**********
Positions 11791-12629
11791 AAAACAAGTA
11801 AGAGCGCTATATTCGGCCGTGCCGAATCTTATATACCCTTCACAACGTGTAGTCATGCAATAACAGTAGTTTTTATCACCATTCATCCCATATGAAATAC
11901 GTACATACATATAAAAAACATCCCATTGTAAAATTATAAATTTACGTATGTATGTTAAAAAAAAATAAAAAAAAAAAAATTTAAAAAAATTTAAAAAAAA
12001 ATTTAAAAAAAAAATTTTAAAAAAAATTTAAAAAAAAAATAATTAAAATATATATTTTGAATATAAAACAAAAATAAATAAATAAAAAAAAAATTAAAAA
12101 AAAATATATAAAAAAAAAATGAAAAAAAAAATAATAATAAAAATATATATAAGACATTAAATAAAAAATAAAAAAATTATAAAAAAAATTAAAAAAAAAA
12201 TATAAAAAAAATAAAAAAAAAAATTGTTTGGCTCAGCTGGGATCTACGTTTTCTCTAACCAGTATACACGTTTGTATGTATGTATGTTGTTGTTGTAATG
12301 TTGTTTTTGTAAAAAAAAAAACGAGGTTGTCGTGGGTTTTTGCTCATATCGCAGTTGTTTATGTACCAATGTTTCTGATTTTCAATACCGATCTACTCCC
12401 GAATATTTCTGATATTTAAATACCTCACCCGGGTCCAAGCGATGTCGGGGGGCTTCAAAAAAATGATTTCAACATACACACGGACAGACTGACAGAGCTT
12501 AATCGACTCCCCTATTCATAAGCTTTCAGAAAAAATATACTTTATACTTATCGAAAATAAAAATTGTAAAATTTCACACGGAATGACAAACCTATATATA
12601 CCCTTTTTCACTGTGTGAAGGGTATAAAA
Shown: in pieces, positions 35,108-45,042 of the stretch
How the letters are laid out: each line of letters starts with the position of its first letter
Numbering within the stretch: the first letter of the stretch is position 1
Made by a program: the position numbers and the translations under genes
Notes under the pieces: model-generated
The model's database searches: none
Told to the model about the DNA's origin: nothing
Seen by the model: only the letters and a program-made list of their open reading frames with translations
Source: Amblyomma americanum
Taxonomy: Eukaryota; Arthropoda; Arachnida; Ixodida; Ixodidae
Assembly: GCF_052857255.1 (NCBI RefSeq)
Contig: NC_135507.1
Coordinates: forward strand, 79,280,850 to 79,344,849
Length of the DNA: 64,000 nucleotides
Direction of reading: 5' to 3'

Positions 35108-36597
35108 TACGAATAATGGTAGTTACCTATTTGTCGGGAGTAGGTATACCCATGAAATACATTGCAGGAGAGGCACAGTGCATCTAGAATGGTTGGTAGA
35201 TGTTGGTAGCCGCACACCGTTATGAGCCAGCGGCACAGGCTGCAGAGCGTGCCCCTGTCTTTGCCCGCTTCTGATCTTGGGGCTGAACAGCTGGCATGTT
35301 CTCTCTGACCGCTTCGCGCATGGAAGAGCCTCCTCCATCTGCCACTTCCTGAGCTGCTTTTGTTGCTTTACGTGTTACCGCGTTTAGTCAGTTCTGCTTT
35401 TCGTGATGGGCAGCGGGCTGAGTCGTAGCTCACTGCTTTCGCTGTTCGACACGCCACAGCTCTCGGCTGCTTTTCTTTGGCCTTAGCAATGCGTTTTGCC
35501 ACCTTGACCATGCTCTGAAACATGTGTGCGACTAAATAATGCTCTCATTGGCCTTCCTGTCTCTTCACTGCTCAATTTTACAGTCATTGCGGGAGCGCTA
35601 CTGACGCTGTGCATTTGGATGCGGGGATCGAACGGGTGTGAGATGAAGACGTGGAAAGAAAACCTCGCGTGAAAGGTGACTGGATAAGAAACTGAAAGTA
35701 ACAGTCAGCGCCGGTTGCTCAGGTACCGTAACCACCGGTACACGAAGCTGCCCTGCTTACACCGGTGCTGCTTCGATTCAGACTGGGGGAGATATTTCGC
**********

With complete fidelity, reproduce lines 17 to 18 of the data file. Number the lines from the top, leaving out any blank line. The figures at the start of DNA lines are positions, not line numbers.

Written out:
The model's database searches: none
Told to the model about the DNA's origin: nothing